Continuing Education in Aesthetics

For the majority of my nursing career, there has been no requirement for continuing education. Most of my early years were spent in a hospital, and the required continuing education in aesthetics was provided or paid for by the institution. I worked in critical care and emergency. I was sent to ACLS every two years, CPR was offered annually and there was essentially a road map of education that I rode along like a traffic circle – spicing it up with a conference from time to time.

When I had really hit the wall in emergency medicine, I wondered what on earth I might do that didn’t involve sick people. Enter aesthetic medicine. I wondered, ‘How do I start?’ ‘What do I need to know?’ and ‘What kind of education do I need?’ I began to research and found no clear-cut answers. There was no requirement, no road map and no roundabouts.

Education in Aesthetics. Education for a new career.

I began by attending a basic Injectable course and set out on my new career. Unlike the hospital, there was no continuing education requirement, so my first employer wasn’t keen on making financial investments into my education. Hungry for knowledge and wanting to master my craft, I found every course I could to help me hone my skills. It has since paid dividends in the quality of my work and artistry.

There is a vast array of educational opportunities in aesthetics, and I would encourage you to take advantage of any training you can get. When I first got into aesthetics, most of the drug companies would send you trainers at no cost, but those days are long gone. Most only provide training to their larger accounts when a new product is launched.

Where does that leave us? Well, in a nutshell, on our own. In this business, you need a hunger for knowledge. Most likely, you’ll be paying for that knowledge out of your own pocket.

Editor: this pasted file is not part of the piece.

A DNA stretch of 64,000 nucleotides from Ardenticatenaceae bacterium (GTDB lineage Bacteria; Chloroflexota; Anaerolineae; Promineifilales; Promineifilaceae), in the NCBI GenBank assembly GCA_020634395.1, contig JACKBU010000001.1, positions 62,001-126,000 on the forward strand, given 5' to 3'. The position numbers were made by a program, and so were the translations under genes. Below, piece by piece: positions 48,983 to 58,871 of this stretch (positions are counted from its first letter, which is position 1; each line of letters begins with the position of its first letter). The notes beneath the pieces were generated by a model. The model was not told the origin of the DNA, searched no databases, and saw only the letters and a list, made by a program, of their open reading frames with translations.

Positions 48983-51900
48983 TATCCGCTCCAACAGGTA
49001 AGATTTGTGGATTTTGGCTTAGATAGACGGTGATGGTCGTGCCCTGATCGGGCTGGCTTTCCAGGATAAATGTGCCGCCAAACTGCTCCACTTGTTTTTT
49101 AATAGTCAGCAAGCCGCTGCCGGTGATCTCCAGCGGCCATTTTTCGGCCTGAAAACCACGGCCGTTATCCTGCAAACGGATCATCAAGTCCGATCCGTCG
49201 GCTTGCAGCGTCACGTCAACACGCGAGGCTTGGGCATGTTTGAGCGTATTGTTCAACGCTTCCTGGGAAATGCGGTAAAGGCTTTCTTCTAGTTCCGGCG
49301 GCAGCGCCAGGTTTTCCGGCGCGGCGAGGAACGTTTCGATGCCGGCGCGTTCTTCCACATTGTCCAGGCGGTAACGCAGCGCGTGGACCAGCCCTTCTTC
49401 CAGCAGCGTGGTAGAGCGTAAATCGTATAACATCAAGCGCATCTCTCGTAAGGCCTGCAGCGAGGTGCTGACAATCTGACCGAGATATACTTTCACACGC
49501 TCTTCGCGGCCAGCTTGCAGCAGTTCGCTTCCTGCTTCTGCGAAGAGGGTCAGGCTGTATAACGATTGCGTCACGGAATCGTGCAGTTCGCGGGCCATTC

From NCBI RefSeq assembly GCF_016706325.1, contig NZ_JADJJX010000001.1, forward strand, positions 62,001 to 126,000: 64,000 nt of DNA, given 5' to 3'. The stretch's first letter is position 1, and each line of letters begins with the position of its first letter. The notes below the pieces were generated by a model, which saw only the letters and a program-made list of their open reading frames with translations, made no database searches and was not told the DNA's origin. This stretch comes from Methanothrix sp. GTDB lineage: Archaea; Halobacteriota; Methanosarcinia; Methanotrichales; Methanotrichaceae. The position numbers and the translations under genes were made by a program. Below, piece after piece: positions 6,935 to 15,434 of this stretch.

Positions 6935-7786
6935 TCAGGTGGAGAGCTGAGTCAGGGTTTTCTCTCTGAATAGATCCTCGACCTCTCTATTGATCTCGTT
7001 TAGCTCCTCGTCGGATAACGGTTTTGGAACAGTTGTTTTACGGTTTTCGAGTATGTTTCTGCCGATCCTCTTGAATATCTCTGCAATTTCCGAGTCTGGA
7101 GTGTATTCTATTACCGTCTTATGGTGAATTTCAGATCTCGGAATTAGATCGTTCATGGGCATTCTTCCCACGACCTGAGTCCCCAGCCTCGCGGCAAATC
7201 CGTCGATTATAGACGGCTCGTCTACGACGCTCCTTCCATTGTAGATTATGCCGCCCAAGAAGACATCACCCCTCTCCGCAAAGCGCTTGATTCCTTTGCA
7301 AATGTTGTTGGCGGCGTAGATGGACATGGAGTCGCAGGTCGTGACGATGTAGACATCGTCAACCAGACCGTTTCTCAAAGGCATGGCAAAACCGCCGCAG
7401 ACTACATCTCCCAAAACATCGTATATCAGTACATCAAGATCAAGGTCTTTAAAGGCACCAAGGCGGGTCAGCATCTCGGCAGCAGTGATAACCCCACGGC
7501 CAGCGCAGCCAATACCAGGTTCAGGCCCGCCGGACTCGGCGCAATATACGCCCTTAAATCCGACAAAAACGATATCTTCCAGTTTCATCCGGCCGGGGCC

When someone else is paying for your education, it’s easy to skate; looping around, paying little attention along the way. Now that you’re in charge of your own destiny, it’s time to be a little more selective.

Most courses will charge tuition, and many require you to provide your own models and product. This can quickly add up, especially if you’re new to the business and don’t have many connections. The first basic injectable course I taught as a private contractor cost $1500 each student.

They all thought it was a good deal; until they realized the cost of the required product was more than $1000. Factor in transportation and lodging for you and your models, and it can become quite expensive.


All costs are included at PNAA

At PNAA, we set up our Basic and Advanced Injectable Course with all costs included. We will also schedule models for you so that you don’t have to worry. Each class is tailored to the needs of our students, so we have everything needed available for you. After your course, we are available as resources as long as you need us.

We look forward to providing your basic and advanced injectable training continuing education needs.

No Comments

Post a Comment